Beowulf Leadership Analysis

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Throughout the story of Beowulf, there are many examples of leadership. The most prevalent example in Beowulf is Hrothgar’s Sermon. In the speech Hrothgar talks about God making a leader, “Sometimes He allows the mind of a man of distinguished birth to follow its bent, grants him fulfilment and felicity on earth and forts to command in his own country. He permits him to lord it in many lands until the man in his unthinkingness forgets that it will ever end for him” (McArthur). Hrothgar said that God made leaders who were of noble birth, and let these leaders to control control their own country. In Beowulf’s case he did just that. Beowulf was the nephew of Hygelac, king of the Geats. He also took on the role of leading the Geats into gaining access back to Heorot.
Hrothgar also states that, “He indulges his desires; illness and old age mean nothing to him; his mind is untroubled by envy or malice or the thought of enemies with their hate-honed swords. The whole world conforms to his will, he is kept from the worst until an element of overweening enters him and takes hold while the soul's guard, its sentry, drowses, grown too distracted” (McArthur). Hrothgar said that sickness and old age did not affect leaders. Also, the leader was hardly troubled by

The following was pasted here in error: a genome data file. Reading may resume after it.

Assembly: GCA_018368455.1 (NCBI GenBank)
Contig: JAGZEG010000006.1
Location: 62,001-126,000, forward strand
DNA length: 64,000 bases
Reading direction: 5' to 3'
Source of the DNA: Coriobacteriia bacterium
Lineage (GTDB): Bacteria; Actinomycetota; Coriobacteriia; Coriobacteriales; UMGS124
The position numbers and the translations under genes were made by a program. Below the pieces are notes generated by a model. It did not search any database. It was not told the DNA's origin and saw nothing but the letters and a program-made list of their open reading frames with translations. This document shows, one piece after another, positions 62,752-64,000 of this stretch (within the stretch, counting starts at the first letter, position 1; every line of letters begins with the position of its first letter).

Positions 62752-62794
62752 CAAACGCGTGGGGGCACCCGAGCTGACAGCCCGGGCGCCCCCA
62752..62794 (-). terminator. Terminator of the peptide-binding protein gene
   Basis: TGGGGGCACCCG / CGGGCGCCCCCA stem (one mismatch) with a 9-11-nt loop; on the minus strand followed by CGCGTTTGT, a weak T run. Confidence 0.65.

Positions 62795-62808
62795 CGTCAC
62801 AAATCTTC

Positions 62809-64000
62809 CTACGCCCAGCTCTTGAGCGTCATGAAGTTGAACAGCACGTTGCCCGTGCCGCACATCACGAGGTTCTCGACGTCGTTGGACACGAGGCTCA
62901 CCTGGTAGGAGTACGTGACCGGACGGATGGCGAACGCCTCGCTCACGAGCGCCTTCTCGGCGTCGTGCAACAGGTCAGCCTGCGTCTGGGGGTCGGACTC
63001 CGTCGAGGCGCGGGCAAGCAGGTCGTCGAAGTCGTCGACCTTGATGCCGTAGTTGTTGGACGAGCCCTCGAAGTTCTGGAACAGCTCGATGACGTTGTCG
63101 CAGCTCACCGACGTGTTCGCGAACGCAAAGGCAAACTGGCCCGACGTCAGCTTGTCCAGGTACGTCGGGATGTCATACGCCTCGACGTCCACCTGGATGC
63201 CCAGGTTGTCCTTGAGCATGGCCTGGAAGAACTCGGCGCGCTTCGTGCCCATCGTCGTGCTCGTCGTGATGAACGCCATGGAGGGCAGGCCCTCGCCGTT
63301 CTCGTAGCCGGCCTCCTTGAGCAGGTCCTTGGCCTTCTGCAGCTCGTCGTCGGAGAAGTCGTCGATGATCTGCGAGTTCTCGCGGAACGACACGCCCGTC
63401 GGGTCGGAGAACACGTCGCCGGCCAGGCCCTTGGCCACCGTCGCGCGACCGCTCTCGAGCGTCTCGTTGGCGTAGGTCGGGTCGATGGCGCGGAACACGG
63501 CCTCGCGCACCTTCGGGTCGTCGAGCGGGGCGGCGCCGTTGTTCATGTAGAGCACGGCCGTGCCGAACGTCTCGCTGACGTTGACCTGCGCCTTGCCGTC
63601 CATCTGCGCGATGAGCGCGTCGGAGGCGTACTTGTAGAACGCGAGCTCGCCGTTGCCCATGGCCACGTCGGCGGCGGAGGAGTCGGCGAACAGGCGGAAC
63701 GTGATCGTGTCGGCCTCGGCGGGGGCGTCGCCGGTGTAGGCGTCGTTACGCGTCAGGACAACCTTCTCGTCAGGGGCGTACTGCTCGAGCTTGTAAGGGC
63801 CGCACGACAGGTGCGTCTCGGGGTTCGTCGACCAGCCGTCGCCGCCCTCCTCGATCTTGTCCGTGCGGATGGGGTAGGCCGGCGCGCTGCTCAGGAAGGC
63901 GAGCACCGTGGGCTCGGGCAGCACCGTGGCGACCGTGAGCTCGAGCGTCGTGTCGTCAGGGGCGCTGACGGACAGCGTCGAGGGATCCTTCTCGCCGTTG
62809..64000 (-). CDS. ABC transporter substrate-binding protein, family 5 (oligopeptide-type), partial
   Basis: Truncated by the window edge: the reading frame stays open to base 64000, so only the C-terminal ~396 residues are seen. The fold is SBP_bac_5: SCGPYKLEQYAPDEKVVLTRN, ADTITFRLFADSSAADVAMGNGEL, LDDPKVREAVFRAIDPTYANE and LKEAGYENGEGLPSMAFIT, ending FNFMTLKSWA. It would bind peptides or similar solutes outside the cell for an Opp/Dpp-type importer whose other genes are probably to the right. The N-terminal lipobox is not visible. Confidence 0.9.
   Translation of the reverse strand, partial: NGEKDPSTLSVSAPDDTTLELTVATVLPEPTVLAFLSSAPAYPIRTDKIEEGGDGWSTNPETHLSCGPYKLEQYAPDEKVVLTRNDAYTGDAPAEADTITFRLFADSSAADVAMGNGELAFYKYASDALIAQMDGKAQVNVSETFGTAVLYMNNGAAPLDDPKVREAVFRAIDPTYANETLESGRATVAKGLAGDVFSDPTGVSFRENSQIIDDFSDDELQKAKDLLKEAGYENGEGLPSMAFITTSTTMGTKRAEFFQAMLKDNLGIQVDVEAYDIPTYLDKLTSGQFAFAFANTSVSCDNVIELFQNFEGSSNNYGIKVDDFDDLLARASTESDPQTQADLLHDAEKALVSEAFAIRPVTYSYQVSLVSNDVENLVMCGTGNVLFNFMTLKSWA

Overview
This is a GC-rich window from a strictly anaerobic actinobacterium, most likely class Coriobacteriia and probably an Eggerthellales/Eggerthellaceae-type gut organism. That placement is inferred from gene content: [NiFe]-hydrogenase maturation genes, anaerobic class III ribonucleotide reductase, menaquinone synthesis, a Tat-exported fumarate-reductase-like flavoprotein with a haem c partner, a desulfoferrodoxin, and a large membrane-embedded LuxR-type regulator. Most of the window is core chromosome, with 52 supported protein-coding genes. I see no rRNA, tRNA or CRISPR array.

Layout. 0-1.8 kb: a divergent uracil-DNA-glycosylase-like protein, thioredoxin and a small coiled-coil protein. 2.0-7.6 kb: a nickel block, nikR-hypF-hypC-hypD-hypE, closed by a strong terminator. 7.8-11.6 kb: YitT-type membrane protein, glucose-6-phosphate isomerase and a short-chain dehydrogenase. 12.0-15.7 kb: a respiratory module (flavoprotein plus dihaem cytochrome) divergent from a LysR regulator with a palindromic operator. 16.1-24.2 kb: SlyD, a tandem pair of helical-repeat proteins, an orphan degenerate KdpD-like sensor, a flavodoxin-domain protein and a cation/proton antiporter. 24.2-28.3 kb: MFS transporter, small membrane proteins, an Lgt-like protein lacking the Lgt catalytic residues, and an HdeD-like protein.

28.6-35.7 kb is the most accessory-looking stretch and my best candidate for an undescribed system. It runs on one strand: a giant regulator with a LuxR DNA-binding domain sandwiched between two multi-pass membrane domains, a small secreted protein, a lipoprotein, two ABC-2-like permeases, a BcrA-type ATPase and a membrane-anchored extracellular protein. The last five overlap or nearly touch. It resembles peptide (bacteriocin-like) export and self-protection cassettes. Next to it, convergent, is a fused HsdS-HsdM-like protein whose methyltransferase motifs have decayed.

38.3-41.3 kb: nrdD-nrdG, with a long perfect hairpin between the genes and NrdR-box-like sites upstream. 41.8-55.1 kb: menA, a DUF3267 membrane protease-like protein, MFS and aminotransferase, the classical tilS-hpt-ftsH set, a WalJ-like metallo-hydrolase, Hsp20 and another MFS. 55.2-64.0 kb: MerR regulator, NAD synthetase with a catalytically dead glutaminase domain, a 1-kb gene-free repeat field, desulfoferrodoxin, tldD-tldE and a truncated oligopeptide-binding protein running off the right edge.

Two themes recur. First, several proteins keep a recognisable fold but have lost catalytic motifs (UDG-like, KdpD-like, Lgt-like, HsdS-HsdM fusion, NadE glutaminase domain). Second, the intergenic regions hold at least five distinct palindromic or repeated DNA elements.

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“In the case of Beowulf, we witness a good example of the heroic ideal that in several important ways fits well the Conger-Kanungo charismatic leader model summarized in the previous section. He is absolutely fearless and supremely confident in his own abilities” (Loughman and Finley, 159). There was no doubt that Beowulf was a very confident leader. He delivered a boast about how he was going to defeat Grendel, which he followed up on by killing the monster. Even when he was an old man, and even when all of his Geats left his side, he was still confident in taking on the dragon by

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